If you are freight broker or trucking company you may have been asked, what is a backhauling?
The concept of backhauling freight, is the return trip of a commercial trucker that is transporting freight back over all or part of the same route it took to get to its current location.
To be more specific, let’s say a trucker hauls a load from Buffalo, NY to Miami, FL for one of his shipping customers. He now has to return to Buffalo, NY to pick up another load for his shipping customer.
So they have two choices:
1) drive back empty, which can be very expensive or
2) take a backhaul load that is inroute back to his home base to help offset cost.
Who uses backhauling?
Both freight brokers and motor carriers rely heavily on one another when it comes to backhaul freight. Let me explain how and why. After delivering their customer’s freight, motor carriers need to get their trucks back to their home base quickly so they can pick up another load for one of their primary customers.
If one of the carrier’s primary customers calls him for service and he doesn’t have any available equipment to pick up the load, that customer is most likely going to call another carrier which presents a lost revenue opportunity.
Carriers typically call on freight brokers to provide them loads back home, backhauls, in an effort to save both time and money. In exchange, freight brokers are typically able to negotiate a reduced per mile freight rate of 10-30%. This allows brokers to earn a profit for the service rendered to their customer.
Why would a carrier take a lower rate on a backhaul freight load?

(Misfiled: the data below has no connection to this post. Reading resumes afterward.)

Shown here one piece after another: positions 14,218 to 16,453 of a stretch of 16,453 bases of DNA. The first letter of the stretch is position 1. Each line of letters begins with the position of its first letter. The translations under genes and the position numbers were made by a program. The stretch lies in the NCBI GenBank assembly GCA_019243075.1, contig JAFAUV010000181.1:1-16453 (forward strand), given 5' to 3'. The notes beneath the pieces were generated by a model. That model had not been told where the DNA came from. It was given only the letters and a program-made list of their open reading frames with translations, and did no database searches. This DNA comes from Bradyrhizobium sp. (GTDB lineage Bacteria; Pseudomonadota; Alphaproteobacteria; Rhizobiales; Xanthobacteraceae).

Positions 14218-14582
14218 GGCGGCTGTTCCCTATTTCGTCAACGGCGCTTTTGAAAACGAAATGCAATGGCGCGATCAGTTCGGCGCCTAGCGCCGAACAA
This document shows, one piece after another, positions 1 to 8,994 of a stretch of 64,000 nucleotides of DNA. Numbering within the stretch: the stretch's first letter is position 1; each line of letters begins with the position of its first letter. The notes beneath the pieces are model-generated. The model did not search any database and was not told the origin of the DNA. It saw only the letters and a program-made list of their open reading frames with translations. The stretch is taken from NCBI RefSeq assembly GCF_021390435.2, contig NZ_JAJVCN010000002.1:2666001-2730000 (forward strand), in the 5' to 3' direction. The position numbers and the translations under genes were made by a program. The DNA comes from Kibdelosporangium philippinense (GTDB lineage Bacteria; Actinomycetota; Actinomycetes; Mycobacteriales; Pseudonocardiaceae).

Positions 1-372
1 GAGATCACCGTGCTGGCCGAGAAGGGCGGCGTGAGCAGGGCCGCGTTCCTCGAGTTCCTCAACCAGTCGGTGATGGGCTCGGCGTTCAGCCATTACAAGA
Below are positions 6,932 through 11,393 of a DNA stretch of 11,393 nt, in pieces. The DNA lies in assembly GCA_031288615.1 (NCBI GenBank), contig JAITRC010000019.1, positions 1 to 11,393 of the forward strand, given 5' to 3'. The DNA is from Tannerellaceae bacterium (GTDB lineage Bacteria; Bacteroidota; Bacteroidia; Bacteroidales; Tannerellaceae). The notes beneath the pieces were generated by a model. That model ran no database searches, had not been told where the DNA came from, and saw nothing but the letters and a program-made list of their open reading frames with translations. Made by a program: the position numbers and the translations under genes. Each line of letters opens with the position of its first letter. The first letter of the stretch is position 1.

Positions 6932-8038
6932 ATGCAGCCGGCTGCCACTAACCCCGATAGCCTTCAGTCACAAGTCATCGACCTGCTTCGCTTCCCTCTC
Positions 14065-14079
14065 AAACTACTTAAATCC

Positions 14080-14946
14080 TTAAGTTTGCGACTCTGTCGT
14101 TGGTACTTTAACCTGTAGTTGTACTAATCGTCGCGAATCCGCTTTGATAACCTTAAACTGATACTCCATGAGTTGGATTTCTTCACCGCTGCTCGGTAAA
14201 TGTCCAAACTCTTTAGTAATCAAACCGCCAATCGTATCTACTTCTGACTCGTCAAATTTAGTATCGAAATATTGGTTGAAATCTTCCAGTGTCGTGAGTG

The answer is MONEY…the fact is, every minute that a truck is sitting still or running without a paid load onboard it, is incurring expenses and losing money. A few of these expenses include the truck/trailer payment, insurance, fuel and driver pay just to name a few.
So many, truck drivers and motor carriers feel it is better to accept a discounted backhaul load from a broker today that can get them home quickly, versus driving home empty or waiting for several days hoping for a higher paying load.
Another growing trend regarding backhauls is with private fleets. More and more companies who deliver their own product to customers via private fleets are using backhaul freight loads as a way to offset expenses.
A few examples of well known private fleets include Walmart, Bridgestone, Wegmans and Del Monte Foods. You can learn more about private fleets by visiting National Private Truck Council.
Now consider this; if a truck runs 100,000 miles per year at 6 miles per gallon it is using approximately 16,666 gallons of fuel per year. At the current diesel price of $3.83 per gallon the total cost of fuel for one truck is over $63,000 per year.
The fact of the matter is, if a private fleet accepts backhaul freight to cover even half of those miles, it can save over $30,000 per year/per truck!
Some may debate the definition or value of backhauls but the fact is they are an important part of the logistics industry because they provide a valuable service to everyone involved. Carriers save time and money repositioning their trucks, freight brokers receive discounted freight rates and shippers get their freight delivered without delay.
In the dog eat dog, highly competitive market place as we have to today with the internet and growing global competition I see backhauls as a true win-win opportunity for everyone.
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